Q: What are your views on U.S. President Barack Obama? Can you relate to his outlook as a person of and multi ethnic decent?
A: Mr. Obama has proven to the world that anything is possible. Technically speaking, he is not 100% percent black, he is mixed. This is one thing I have in common with him. However, we are attributed a color in the West, if you are not white, you are black, same as in Africa, if you are not fully black, you are white, there is no in between. That is totally fine with me, because like I said, I look at a person for the values that they have and for what they accomplish, I couldn’t care less which category people want to place me in. Mr. Obama is just what the world needs right now. He is well travelled, has a great understanding of International politics, and he even has African origins. What a great way to redeem the reputation of the USA(without meaning to offend anyone) and most importantly to allow the power to regain some sort of credibility before the eyes of the rest of the world. He is hope and as much as his journey will be challenging, I am confident that he will make a difference for the whole world, even if just very little, just by being elected first “black” president, the impact is already made.
Q: If we were to arrange a meeting between he and yourself and his wife Michelle, what would you tell them? A: Michelle, like they say, along with a great man there is a great woman. I wish them the best and I sure hope they make that change without changing themselves. This White house family seems extremely down to earth. Mr. Obama said that change comes from the bottom up, so please just stay down to earth and remember why they went there in the first place.
Q: What is your favorite thing about Canada and The United States of America?
A: The opportunities that are available in these two countries are outstanding. Anyone can come to this continent and hope for a better life, for peace and security. That is one thing that we end up taking for granted after spending years here. There is nothing better than democracy, when you don’t have to worry about that, you can focus on going that far up the sky with no limits!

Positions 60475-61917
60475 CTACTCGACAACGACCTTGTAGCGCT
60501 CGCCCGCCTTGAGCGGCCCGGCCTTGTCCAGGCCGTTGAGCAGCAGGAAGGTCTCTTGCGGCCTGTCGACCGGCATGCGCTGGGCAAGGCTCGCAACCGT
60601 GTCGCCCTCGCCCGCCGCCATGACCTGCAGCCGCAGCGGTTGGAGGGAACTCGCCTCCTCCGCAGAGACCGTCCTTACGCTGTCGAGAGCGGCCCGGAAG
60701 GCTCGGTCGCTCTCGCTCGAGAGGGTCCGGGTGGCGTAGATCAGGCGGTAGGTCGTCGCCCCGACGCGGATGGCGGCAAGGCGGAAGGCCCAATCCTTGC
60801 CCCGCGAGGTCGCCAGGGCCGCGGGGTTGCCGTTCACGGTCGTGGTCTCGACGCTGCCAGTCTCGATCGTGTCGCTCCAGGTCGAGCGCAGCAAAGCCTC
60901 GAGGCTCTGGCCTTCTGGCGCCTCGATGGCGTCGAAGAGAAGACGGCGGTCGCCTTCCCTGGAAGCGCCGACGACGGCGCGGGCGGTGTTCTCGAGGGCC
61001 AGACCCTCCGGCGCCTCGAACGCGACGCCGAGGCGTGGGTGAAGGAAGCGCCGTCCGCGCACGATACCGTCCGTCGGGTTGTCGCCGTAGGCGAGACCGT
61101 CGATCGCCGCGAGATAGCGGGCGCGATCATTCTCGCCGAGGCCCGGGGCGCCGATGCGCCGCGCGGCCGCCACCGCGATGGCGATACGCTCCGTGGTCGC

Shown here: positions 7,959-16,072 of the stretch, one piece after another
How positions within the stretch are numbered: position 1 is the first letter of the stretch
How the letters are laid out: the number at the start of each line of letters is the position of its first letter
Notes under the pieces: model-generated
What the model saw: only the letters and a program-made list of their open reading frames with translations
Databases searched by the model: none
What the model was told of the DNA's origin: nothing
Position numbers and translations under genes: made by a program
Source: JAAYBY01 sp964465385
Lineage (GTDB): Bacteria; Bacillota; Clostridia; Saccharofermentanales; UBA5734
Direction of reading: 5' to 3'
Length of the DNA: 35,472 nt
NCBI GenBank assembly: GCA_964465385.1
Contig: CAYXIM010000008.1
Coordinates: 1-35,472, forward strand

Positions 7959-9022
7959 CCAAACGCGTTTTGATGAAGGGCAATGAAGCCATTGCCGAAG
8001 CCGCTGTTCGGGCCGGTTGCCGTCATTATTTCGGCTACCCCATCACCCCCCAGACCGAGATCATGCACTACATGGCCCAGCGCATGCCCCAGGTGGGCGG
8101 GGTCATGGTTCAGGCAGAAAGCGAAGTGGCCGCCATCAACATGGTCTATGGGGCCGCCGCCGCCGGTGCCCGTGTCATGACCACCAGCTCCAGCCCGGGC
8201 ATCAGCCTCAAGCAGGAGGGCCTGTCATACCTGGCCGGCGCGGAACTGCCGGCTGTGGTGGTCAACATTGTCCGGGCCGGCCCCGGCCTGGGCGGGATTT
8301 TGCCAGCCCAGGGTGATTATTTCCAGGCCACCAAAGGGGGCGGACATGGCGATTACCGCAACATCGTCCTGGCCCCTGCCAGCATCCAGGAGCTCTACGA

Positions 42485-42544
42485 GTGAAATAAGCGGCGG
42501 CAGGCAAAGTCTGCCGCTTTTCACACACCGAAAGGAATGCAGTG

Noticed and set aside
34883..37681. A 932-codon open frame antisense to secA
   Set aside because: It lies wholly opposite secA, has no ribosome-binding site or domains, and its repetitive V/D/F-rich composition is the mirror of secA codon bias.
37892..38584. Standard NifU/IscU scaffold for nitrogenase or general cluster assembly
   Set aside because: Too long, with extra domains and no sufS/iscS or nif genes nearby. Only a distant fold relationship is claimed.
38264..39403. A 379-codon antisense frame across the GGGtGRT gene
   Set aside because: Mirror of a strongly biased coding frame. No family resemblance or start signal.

Q:Ok, this is the freestyle question, where you get to promote and plug who and or what ever you believes deserves mention ,so I pass the mic to you.
A: Well what can I say, thank you to my family and friends who didn’t give up on me when I was really confused, please stay tuned for details on my new album coming out. You can check out my myspace page if you want to get a little glimpse of what’s to come, thanx to all my musical collaborators in Africa, Canada and Paris and of course to my father who is my biggest fan. Thanx to all you who read this till the end and my respect to Rylan who takes the time to make this website very entertaining yet insightful!
“A passive and ignorant citizenry will never create a sustainable world.”
— Andrew Gaines
Published on Dec 3, 2015
Acoustic Cession performing Live in Pointe Noire November 6th 2015/ Group members: Gael (Guitar and Voice) / JC (Guitar)/ Patrick (Drums)/ Valerie (Keyboard)/ Laila (Voice). Group founded by Gael in Pointe Noire, Rep of Congo